I was fairly nonplussed about the new Harry Potter book coming out, but the package tracking from amazon.com has gotten me back around to plussed. I pre-ordered it, more out of laziness than omg omg i’ve got 2 know what happens!!!! excitement. I kept seeing promotional countdowns all over Borders and Barnes & Noble, and then Amazon politely recommended that I pre-order it, since I’ve bought (and read, usually all in one session) all the other other ones. So I figured instead of fighting crowds of slobbering, pimply people in wizard hats, and the children who’ll be buying the book as well, I’d just have it sent to me and read it at my leisure (pronounced to rhyme with “pleasure,” of course).
In almost-but-not-quite retrospect, that may have been a mistake. Going for convenience is missing the point almost as much as the trite and curmudgeonly op/ed pieces written by this bloke and this one. They hit all the usual marks when people write about Harry Potter: it’s excessive hype, bookstores open at midnight, sales are beyond comprehension, Pope spoke out against it, a Canadian supreme court issued gag orders on people who bought early copies, it’s a cultural phenomenon even though the books aren’t really all that good, but Rowling gives to charity so she’s all right, and there’s adults reading it as well as kids, and hey look I’m getting my book too so I’m just as guilty as anyone else isn’t life funny? Those columns don’t really provide any new insight other than to dispel the notion that British people are inherently wry.
Yes, it’s good that the books encourage kids to read. That’s every bit as true now as it was when the first one sold eighteen bajillion copies. But it’s amazing how quickly commentators take the easy way out — snap some pictures of a kid in horn-rimmed glasses and a wizard hat reading a book on the floor of a bookstore, mention how Rowling’s made a metric assload of money, talk about “religious” groups protesting the book, and you’re done, like Groundhog Day. What’s much more interesting is seeing how these pop media releases turn into such huge events.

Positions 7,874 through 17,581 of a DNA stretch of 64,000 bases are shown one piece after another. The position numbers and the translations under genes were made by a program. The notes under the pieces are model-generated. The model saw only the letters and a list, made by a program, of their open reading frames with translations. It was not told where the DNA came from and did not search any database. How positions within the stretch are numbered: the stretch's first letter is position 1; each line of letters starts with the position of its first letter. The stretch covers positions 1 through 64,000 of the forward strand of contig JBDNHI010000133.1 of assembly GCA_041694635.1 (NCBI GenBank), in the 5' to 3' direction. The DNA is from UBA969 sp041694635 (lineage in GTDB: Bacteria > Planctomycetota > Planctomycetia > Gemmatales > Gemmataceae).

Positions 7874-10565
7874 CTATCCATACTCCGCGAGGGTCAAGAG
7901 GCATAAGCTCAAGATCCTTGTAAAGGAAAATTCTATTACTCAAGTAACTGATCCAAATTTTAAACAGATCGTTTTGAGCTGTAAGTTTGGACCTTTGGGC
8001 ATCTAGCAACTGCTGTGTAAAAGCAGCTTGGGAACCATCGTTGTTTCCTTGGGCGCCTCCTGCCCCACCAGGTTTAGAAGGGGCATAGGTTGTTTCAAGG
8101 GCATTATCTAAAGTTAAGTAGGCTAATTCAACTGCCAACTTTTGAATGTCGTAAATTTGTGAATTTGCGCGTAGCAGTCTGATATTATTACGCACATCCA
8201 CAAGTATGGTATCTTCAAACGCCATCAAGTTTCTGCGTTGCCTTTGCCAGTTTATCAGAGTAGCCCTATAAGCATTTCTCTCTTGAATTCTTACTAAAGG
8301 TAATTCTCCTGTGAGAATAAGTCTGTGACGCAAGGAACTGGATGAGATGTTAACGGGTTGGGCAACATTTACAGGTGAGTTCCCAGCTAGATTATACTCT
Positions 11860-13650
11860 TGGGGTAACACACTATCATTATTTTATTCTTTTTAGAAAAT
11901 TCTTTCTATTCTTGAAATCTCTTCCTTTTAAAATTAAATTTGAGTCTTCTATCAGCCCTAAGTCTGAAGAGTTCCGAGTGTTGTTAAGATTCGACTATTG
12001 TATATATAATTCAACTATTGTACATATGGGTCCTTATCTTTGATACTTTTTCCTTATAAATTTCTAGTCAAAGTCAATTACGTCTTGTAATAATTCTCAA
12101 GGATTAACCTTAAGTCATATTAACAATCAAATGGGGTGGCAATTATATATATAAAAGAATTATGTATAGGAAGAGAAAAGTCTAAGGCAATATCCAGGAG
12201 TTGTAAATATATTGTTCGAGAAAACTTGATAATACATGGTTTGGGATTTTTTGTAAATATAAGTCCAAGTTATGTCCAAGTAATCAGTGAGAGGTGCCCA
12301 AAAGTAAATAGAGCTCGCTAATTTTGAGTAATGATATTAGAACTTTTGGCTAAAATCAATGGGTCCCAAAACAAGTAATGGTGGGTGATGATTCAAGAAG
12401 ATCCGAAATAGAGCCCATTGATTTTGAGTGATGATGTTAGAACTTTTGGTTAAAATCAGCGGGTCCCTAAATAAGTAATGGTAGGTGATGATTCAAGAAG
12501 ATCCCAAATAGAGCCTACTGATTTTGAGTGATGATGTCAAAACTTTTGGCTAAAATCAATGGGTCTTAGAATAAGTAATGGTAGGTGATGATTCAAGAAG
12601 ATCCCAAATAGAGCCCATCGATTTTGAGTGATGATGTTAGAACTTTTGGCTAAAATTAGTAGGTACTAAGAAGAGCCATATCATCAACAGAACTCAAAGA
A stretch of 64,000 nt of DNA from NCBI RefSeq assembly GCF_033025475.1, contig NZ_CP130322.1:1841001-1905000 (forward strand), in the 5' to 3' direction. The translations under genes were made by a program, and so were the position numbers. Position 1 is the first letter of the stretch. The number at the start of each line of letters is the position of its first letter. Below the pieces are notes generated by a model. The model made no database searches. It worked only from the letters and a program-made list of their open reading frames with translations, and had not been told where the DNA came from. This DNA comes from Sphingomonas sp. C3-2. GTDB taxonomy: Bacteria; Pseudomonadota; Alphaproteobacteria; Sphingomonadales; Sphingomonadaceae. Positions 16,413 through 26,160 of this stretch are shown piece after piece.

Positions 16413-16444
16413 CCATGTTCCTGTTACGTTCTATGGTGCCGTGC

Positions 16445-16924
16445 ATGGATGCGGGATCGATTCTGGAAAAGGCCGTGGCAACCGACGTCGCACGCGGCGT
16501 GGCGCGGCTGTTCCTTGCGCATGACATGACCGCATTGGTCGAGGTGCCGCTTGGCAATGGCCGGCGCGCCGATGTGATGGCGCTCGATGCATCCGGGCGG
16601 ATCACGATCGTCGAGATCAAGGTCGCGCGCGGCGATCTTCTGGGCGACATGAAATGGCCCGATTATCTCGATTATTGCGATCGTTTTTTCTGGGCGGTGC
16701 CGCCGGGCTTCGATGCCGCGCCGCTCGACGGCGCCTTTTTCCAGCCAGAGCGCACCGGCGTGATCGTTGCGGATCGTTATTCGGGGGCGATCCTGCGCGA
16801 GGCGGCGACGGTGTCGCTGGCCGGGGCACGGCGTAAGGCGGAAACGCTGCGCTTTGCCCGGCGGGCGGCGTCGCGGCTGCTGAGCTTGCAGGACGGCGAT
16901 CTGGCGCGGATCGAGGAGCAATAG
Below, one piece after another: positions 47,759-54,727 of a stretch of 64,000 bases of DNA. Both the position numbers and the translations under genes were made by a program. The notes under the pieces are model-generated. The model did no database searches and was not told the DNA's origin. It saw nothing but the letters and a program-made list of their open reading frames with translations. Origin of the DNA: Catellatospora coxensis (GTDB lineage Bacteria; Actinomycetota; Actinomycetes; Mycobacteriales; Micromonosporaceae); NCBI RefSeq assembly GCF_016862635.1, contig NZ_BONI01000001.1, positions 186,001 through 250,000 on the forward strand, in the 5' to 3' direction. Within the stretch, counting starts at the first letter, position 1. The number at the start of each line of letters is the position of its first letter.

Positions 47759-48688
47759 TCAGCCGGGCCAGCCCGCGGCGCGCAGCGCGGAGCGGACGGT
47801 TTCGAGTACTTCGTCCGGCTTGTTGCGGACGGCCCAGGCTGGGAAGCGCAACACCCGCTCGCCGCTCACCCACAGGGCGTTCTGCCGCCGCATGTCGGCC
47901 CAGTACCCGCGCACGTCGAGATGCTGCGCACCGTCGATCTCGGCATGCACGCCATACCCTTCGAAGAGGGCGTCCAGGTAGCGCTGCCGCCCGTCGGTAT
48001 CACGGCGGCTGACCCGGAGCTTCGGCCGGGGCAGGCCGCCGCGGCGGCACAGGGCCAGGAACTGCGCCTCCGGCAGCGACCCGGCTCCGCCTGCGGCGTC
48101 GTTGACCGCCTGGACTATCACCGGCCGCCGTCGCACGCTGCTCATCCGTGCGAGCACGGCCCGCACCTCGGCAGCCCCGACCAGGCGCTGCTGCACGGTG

It’s easy to say that it’s all advertising and marketing and publishers and book-chains and media outlets building up hype. But that doesn’t give the fans enough credit. The DaVinci Code sold a ton of copies but didn’t have people making such a big show of their purchase. Fans, even really young ones, are more media-savvy than that, and they wouldn’t be dressing up and going to bookstores unless they wanted to be part of an event. Even if this book somehow ends up being more profound than any of the previous ones, the kind of book that changes a child’s life forever, the experience of actually reading it won’t be as memorable as going out and just being there with dozens-to-hundreds of other people who are all shameless fans of the same thing. It’s why people stood in line for hours to see Revenge of the Sith — whether the actual “product” was any good was pretty much irrelevant. Being there was what was important.
And for the record, I don’t think Rowling gets enough credit. It’s easy to pont out how much money she’s made and dismiss it as just another example of easily-accessible “mass entertainment” prevailing over True Art, while begrudgingly making concessions about charity and the magic of a child reading. But there’s a lot to be said for writing something that appeals to such a wide age range. Great literature? Maybe not. But they do have messages about family, friendship, responsibility, and staying true to your principles even at the risk of being popular. And they exist as more than just marketing vehicles for some trading card game (all the product promotion came afterwards). And what’s better, a competently-written book that reaches millions of people, or an important work of literature that everyone means to get around to reading someday but for now we’d rather just sit and play Pokemon?